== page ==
A recent headline saying "Man eats sugar-heavy diet for 60 days, receives shocking diagnosis," caught my attention. After all, what could be "shocking" about his diagnosis? Unless the big news was that he reversed some ailment or lost 15 pounds in the process, leading to some crazy new "too much sugar is good for you" discovery, I highly doubted that the diagnosis had anything to do with achieving great health.
After all, he's said to have consumed a whopping 40 teaspoons of sugar daily. The American Heart Association's daily recommendation is six teaspoons for women and nine teaspoons for men.
So-Called "Healthy" Foods Have Deceptive Packaging
Damon Gameau, an Australian filmmaker and TV actor decided to go on the two month long sugar binge, engaging in bad dietary habits much like Morgan Spurlock did when he ate only food from McDonald's for his film, Super Size Me.
However, rather than eat ice cream by the gallon or fill up on obvious sugar-laden items, his sugar intake involved eating foods that most people tend to associate as being healthy. His effort was to illustrate how clever packaging and wording tricks many people, leading them to consume large quantities of so-called healthy foods, when in reality, they're harming their health.
"I had no soft drink, chocolate, ice cream or confectionery," says Gameau. "All the sugars that I was eating were found in perceived healthy foods, so low-fat yogurts, and muesli bars, and cereals, and fruit juices, sports drinks ... these kind of things that often parents would give their kids thinking they're doing the right thing."
In fact, many times he ate a meal that represented what is typically found in a child's lunchbox, chowing down on jam sandwiches, juices, a bar and a variety of other snacks.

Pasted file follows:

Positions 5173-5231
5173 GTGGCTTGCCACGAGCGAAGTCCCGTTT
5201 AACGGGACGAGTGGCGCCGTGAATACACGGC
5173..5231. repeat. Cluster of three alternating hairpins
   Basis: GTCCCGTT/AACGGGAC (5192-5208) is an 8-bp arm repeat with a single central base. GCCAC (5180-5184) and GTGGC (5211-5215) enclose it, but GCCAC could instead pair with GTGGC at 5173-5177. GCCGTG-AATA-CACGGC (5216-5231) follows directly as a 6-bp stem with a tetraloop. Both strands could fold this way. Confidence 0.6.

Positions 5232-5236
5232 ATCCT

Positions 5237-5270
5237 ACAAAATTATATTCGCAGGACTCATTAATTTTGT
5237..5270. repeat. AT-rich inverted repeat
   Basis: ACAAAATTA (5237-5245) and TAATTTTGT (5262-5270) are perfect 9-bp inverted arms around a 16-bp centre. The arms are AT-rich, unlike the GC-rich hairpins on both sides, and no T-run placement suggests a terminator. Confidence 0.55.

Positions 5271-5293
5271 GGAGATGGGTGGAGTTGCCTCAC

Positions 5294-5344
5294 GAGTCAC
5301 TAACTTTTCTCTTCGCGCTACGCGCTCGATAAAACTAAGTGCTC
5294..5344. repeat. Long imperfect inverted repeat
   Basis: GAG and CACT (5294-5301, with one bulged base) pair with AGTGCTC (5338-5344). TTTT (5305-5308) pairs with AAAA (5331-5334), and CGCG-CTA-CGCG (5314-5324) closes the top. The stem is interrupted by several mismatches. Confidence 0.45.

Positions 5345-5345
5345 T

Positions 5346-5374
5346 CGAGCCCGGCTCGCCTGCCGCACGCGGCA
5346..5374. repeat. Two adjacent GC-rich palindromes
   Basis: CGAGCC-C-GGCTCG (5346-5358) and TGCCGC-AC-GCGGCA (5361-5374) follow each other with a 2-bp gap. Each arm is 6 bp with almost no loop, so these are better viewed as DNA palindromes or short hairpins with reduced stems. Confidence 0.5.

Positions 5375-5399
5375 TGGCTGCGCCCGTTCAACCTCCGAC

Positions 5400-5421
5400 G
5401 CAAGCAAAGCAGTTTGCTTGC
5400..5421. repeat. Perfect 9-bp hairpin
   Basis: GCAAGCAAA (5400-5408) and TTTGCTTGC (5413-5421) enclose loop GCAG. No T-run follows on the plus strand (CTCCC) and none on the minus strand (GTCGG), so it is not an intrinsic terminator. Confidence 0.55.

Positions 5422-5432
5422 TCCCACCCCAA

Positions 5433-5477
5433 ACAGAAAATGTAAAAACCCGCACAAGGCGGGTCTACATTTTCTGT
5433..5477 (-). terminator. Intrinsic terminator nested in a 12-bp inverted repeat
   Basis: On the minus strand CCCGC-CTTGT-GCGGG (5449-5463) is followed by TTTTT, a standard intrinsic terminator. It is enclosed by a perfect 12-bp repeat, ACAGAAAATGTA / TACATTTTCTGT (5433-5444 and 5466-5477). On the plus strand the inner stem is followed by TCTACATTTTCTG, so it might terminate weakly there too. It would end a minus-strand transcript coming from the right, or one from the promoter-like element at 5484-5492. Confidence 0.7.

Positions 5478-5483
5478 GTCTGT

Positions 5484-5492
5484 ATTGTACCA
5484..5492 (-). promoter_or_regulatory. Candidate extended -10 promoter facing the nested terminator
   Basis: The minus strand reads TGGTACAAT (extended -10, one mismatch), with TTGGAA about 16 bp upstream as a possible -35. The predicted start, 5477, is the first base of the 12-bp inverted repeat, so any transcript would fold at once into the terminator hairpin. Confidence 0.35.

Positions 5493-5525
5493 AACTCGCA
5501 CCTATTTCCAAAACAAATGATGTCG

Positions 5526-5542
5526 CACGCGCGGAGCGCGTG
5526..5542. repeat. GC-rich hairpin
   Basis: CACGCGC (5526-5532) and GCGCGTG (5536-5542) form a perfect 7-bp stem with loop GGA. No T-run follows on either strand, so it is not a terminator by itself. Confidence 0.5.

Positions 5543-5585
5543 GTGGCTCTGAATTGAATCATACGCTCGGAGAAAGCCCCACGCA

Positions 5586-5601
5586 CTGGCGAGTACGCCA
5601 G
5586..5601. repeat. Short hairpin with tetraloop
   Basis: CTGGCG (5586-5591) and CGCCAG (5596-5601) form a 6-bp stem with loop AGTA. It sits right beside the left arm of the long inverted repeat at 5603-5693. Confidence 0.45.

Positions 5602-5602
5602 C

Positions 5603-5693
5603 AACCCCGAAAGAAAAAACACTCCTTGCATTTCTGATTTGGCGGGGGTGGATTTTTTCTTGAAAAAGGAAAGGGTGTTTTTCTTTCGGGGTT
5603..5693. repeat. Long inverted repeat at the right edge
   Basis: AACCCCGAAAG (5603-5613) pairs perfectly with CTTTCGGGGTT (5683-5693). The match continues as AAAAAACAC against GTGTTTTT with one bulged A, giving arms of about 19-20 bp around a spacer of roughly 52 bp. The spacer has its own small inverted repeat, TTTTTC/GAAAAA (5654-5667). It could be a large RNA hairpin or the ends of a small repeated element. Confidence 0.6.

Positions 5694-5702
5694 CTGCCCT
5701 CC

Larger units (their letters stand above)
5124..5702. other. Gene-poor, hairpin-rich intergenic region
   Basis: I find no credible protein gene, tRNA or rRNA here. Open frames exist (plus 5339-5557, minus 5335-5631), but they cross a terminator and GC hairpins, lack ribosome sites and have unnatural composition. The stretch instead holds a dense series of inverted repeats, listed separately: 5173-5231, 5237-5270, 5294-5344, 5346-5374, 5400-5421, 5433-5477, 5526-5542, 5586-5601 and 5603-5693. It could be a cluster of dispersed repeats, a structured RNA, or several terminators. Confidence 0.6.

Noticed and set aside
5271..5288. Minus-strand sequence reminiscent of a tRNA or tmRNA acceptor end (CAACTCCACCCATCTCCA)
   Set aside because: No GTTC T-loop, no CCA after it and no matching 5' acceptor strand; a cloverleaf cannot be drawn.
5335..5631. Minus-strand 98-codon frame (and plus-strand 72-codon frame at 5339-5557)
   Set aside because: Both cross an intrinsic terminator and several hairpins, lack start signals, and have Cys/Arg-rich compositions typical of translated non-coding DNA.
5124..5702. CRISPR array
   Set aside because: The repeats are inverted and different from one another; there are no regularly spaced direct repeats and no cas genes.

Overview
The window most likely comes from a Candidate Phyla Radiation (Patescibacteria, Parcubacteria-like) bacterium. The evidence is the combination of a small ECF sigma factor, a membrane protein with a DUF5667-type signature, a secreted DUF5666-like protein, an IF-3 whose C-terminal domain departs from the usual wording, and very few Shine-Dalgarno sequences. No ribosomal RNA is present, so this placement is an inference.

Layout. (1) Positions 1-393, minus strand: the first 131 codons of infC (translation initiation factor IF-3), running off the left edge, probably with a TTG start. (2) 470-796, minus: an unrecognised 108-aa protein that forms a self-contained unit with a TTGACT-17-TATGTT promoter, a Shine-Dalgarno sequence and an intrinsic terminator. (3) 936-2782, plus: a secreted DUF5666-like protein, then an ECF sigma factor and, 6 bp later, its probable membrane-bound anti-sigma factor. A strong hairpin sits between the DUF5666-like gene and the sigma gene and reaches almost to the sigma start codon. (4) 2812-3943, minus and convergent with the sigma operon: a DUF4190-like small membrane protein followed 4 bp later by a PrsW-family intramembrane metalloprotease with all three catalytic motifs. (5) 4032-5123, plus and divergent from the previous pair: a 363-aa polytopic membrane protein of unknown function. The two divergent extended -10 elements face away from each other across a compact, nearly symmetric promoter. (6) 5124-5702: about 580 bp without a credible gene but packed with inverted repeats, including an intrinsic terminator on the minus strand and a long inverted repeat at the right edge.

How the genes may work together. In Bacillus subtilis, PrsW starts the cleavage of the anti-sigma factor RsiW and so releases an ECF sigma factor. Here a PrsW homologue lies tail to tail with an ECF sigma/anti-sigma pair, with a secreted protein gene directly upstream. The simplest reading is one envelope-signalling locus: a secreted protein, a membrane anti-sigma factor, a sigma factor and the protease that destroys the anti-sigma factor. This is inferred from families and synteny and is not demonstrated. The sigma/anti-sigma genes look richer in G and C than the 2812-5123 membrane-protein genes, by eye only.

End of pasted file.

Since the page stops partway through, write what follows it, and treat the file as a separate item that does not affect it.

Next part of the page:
So, what was "shocking" about his diagnosis?
On Way to Obesity, Liver Failure
He was in the early stages of developing fatty liver disease, a precursor to liver failure.
Furthermore, he was well on his way of joining the obese population, which the World Health Organization (WHO) says has doubled worldwide since 1980. In the United States, it's estimated that one-third of adults are obese, which plays a significant role in a range of detrimental heath problems including development (or complications) of diabetes. In Gameau's case, doctor's found that he put on four inches of visceral fat around his waist in this short timeframe.
Furthermore, doctors also noted that his metal function was impacted, saying that it was "unstable." Indeed, he was aware that his mood had changed. He also says that he felt increasingly lethargic and that he still felt very hungry during this two-month high-sugar eating feast.
"Sugar's now in 80 percent of the processed food we're eating," he says. "If we can remove that, that's the first step towards making a change."
He hopes to generate further awareness of the sugars that lurk in foods that are typically considered healthy in his movie, That Sugar Film. It's expected to be released in Australian theaters in February 2015. As of this writing, no release date has been set for a U.S. release date.
I don't know about you, but I'm eager to watch this movie. Of course, I'm also going to remain mindful of sugar content so I can keep my good health on track!
Jennifer Lea Reynolds
Jennifer Lea Reynolds is a weight loss success story who enjoys living a healthy lifestyle. A fan of the elliptical, roasted asparagus and remembering to put the lid on the blender, she’s appeared in many national and local print publications. She lives in New England where she writes professionally about health and wellness in online publications including U.S. News & World Report, Reader's Digest, Woman's Day, The Huffington Post, and more.